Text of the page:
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“Please”, by Rose Fyleman

Happy Thursday, friends! Hope you enjoy this cute poem by English poet Rose Fyleman. Ms. Fyleman (1877-1957) was known for her fairy poems which appealed to children. Don’t mind if I tell you, they kind of appeal to me too. Enjoy.


Rose Fyleman

Please be careful where you tread,
     The fairies are about;
  Last night, when I had gone to bed,
I heard them creeping out.
   And wouldn't it be a dreadful thing
To do a fairy harm?
   To crush a little delicate wing
Or bruise a tiny arm?
They're all about the place, I know,
    So do be careful where you go.

Please be careful what you say,
    They're often very near,
And though they turn their heads away
They cannot help but hear.
    And think how terribly you would mind
If, even for a joke,
    You said a thing that seemed unkind
To the dear little fairy folk.
I'm sure they're simply everywhere,
    So promise me that you'll take care.

The Fingal of Caledonia

It was one of those perfect ‘at the right place at just the right time’ moments. Mr. C and I were driving south on Scotland’s A82 on our way to Invergarry Castle when we came to the Aberchalder Swing Bridge on the Caledonian Canal. As we crossed over, we noticed that there was an interesting looking barge approaching in the distance.

A barge called the Fingal of Caledonia sailing on the Caledonian Canal

We were quite curious about it, so we pulled off at the Bridge of Oich car park a short way away and scuttled back to the bridge to get a closer look. By then, the safety gates had been lowered and all traffic temporarily halted.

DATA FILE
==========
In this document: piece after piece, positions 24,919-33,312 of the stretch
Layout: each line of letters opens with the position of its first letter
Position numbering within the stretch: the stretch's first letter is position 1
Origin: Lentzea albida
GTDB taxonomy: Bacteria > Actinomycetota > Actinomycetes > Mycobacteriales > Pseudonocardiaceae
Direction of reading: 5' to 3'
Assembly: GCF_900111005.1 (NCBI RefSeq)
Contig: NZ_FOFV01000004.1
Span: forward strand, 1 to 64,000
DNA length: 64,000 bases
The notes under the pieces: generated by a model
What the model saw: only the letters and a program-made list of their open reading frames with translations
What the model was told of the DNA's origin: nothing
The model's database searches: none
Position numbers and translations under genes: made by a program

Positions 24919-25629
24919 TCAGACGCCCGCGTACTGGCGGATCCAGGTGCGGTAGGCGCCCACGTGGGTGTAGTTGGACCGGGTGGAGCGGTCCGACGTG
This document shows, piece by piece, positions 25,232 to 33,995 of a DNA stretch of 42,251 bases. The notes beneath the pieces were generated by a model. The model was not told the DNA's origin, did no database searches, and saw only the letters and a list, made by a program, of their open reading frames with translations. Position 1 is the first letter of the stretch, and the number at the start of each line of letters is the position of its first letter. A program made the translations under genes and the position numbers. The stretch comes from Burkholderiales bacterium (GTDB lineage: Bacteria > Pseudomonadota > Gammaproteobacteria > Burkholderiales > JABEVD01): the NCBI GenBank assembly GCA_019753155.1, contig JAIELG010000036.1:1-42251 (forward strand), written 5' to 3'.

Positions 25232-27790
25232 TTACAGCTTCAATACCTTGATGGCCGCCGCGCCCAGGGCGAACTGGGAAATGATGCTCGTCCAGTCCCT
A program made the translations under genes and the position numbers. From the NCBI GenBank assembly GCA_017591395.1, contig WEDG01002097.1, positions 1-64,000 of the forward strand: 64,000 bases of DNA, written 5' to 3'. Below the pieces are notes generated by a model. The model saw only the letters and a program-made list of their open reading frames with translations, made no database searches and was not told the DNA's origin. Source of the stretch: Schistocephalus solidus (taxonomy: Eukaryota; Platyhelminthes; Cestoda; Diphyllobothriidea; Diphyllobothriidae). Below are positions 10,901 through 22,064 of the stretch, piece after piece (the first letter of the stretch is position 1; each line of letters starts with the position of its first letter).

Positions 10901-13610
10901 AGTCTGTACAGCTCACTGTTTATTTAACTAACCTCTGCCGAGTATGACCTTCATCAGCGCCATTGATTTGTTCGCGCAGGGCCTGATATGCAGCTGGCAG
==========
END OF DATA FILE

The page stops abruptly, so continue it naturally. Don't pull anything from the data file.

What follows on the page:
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A Walk Through Milton Wood

Well, hello there! How are you? Bet you thought I had disappeared. I assure you, friends, I haven’t. The last six weeks have just been completely, utterly, absolutely, and positively BONKERS. Unfortunately, blogging has taken a back seat. But here I am, back with you today and ready to take you on a walk through beautiful Milton Wood. Grab your backpacks – don’t forget to take some water – and let’s be off.

Gorse at the entrance to Milton Wood.
Gorse in full bloom at the entrance to Milton Wood
Walking path in Milton Wood.
Into the woods

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“Summer Sun”, by Robert Louis Stevenson

This cute poem by Scottish poet, Robert Louis Stevenson, was published in his collection of poetry for children, called “A Child’s Garden of Verses.” Enjoy and have a great rest of the week!

“Summer Sun”, by Robert Louis Stevenson (1850-1894)

Great is the sun, and wide he goes
Through empty heaven with repose;
And in the blue and glowing days
More thick than rain he showers his rays.

Though closer still the blinds we pull
To keep the shady parlour cool,
Yet he will find a chink or two
To slip his golden fingers through.

The dusty attic spider-clad
He, through the keyhole, maketh glad;
And through the broken edge of tiles
Into the laddered hay-loft smiles.

Meantime his golden face around
He bares to all the garden ground,
And sheds a warm and glittering look
Among the ivy’s inmost nook.

Above the hills, along with the blue,
Round the bright air with footing true,
To please the child, to paint the rose,
The gardener of the World, he goes.